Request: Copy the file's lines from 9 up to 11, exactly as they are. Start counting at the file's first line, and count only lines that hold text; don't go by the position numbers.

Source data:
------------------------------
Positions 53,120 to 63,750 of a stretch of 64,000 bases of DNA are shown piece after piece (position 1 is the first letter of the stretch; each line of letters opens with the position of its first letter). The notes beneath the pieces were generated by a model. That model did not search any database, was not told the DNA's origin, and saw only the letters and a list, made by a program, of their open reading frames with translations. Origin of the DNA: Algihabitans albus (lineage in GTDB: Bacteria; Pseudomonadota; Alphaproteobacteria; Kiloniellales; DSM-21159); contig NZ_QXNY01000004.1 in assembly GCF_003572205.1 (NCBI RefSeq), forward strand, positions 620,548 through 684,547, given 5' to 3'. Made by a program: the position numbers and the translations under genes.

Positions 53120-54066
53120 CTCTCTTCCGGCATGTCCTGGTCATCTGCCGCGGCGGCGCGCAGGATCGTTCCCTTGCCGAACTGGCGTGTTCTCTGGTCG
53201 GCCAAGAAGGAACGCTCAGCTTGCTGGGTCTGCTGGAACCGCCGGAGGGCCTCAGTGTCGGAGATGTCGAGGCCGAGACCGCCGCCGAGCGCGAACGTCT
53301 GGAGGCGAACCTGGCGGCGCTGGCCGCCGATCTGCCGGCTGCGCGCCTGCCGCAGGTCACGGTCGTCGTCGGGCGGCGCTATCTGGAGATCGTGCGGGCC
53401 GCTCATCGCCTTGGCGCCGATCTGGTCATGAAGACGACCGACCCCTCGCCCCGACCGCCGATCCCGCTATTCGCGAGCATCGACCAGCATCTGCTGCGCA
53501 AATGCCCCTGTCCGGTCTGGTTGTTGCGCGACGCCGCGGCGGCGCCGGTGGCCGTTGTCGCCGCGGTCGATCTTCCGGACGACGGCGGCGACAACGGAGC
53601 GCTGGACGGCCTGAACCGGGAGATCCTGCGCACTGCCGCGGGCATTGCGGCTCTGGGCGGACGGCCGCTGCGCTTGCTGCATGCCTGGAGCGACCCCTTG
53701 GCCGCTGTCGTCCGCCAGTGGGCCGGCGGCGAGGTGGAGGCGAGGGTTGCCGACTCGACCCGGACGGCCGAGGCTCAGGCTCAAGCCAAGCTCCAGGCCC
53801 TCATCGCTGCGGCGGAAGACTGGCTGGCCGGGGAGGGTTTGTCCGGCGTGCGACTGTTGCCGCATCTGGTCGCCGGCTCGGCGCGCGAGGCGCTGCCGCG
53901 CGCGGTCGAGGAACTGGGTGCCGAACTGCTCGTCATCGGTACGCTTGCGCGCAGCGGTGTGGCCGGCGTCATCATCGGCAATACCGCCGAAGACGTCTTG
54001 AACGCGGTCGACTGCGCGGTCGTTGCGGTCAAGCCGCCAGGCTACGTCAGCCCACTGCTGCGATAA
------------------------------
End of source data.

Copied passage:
53701 GCCGCTGTCGTCCGCCAGTGGGCCGGCGGCGAGGTGGAGGCGAGGGTTGCCGACTCGACCCGGACGGCCGAGGCTCAGGCTCAAGCCAAGCTCCAGGCCC
53801 TCATCGCTGCGGCGGAAGACTGGCTGGCCGGGGAGGGTTTGTCCGGCGTGCGACTGTTGCCGCATCTGGTCGCCGGCTCGGCGCGCGAGGCGCTGCCGCG
53901 CGCGGTCGAGGAACTGGGTGCCGAACTGCTCGTCATCGGTACGCTTGCGCGCAGCGGTGTGGCCGGCGTCATCATCGGCAATACCGCCGAAGACGTCTTG